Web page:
Starring: The Łódź Film School Graduating Class Of 2018
Writer, Director: Jagoda Szelc
The job market proves to be a literal nightmare in Monument. The second feature of the Polish-born Jagoda Szelc, Monument is methodically and theatrically constructed, given an extra edge of realism thanks to the cast — all of whom are this year’s graduating class of the prestigious Łódź Film School. While I fear that the film’s lack of a “conventional narrative” might turn off a subset of the horror-watching audience, there is no denying Monument’s ambition, dreamy construction, and raw performances. If you like your horror with a touch of realism and a whole lot of imposing dread, then Monument is the feature for you.
Though the initial setup of the film is fairly simple, it quickly proves to be anything but. Twenty college-age youths are on a bus to a sort of nebulous internship. They all seem to be there of their own accord, but none of them seem to know each other. They arrive at their destination (a brutalist, semi-run down hotel in the middle of the woods), and they are greeted by a stony, standoffish manager.
The manager instantly starts to dehumanize the students, first making them number off and then assigning them generic, gender-specific names in which they will only be referred to by for the duration of their internship. She then breaks them down further, assigning various blocs of the students to tasks and shifts around the hotel, sowing discontent for the repeated tasks and who undertakes them. From there things start to get … weird. I’m talking casual kidnapping, voyeurism, and murder weird.
Said weirdness is also amplified by the dream-like structure of the film. Written and directed by Szelc, she of the tremendously creepy (and beautiful) Tower. A Bright Day., Monument is presented in a loose collection of vignettes, strung together by voicemails and messages from the students’ family and friends in the outside world. While it builds to a pretty nightmarish (and oddly cathartic) final sequence, I can’t help but wonder how much stronger this would have been with just a touch tighter central narrative.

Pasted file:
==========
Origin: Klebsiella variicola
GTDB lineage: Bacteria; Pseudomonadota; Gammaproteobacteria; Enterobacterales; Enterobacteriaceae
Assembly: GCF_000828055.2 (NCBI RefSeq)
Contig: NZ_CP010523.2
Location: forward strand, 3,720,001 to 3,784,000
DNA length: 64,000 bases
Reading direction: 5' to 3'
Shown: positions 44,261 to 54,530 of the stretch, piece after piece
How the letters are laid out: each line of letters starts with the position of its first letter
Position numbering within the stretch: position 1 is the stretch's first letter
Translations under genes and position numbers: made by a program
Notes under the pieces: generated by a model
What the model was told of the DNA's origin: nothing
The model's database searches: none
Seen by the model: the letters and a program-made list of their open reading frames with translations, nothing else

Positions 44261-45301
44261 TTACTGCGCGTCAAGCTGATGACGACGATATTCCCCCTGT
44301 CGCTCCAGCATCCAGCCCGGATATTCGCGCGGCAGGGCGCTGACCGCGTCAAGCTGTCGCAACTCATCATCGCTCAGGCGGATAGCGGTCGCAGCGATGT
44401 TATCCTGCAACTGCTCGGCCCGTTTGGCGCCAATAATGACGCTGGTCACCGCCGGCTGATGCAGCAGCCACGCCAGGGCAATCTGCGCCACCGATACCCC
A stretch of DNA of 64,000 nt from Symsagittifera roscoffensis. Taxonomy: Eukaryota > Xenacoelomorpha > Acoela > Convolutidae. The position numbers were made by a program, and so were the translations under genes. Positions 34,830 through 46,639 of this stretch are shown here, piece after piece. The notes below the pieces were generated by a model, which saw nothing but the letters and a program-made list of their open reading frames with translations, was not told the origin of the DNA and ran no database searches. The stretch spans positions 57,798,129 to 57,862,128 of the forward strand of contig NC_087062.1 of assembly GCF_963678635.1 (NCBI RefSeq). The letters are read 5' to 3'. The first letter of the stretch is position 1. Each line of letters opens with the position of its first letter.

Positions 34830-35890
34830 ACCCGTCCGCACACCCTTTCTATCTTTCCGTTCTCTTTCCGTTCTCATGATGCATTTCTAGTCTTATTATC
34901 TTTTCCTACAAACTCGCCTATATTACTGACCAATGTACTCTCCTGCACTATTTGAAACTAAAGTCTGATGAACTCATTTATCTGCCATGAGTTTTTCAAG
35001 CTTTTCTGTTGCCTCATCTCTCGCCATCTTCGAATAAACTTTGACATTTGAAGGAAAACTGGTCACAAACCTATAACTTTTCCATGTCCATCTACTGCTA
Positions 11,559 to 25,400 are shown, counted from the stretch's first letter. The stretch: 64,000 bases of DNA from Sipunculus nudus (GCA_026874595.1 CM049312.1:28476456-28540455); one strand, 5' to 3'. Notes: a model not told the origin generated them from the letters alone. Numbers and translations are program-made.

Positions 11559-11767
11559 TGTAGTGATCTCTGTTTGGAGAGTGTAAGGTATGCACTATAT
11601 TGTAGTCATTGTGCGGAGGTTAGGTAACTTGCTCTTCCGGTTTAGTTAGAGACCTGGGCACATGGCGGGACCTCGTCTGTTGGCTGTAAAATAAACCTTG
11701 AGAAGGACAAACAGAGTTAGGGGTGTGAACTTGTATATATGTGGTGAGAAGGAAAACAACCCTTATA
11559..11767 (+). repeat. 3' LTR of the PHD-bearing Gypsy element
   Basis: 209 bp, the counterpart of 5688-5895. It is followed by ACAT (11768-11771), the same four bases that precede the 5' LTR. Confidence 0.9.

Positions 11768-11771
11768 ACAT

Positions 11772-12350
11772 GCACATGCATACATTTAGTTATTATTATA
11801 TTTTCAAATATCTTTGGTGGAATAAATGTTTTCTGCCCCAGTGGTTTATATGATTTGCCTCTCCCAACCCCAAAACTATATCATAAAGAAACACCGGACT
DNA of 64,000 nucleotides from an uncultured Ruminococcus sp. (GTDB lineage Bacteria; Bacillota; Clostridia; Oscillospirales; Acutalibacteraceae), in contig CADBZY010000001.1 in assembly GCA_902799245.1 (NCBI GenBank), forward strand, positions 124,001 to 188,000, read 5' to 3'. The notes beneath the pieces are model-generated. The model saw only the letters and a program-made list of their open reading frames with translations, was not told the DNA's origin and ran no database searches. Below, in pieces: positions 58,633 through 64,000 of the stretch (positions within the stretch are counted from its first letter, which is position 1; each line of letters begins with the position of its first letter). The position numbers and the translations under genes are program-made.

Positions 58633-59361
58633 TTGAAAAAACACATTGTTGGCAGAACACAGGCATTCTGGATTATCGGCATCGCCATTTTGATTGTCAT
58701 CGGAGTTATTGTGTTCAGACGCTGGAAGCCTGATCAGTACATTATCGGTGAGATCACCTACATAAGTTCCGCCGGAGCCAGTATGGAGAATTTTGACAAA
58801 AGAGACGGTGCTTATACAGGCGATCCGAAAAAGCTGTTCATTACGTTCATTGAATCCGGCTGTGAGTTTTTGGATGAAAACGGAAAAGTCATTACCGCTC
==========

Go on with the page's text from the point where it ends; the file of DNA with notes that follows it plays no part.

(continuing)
But that said, that looseness and natural feel of Szelc’s script and direction does give it a bit more, shall we say, unease in its presentation. An unease that is multiplied 20-fold thanks to the cast of unknowns. Branded as a “Graduation Film” in the opening credits, Szelc uses the talented but fairly raw performative clay of the students to her advantage, edging the scenes with an energy and vulnerability absent in larger scale feature productions with professional casts. It’s that much more unsettling to watch as you are essentially watching “real” people in these personal and harrowing situations.
The frustrating side of this coin is that it is really hard to call out specifically good performances. Every character is identified by stagey but stock names, and when you look a bit further, the cast list of the movie just lists characters as “Boy” and “Girl.” The manager doesn’t even get a credit, though her character is definitely one of the more striking in the film. As a theater nerd and major myself, I can appreciate the audacious “collective first” approach to the movie, but as a critic, I have to admit a certain annoyance at not being able to say THIS person was good or THAT person has a presence. Champagne problems, right?
But all and all, Monument is more than worth your time and attention once it hits wider. A singularly theatrical and powerfully raw tonal experience, Jagoda Szelc’s second feature radiates with a dangerous, honest energy that we need more of in indie features. People will surely have nitpicks with it, as I did, but the experience of watching this far outweighs a few (to be honest) logistical problems the movie might have. I was biting my nails throughout the whole running time of Monument, and nothing was even happening. It is rare that a movie has that kind of power. Monument is one of those movies.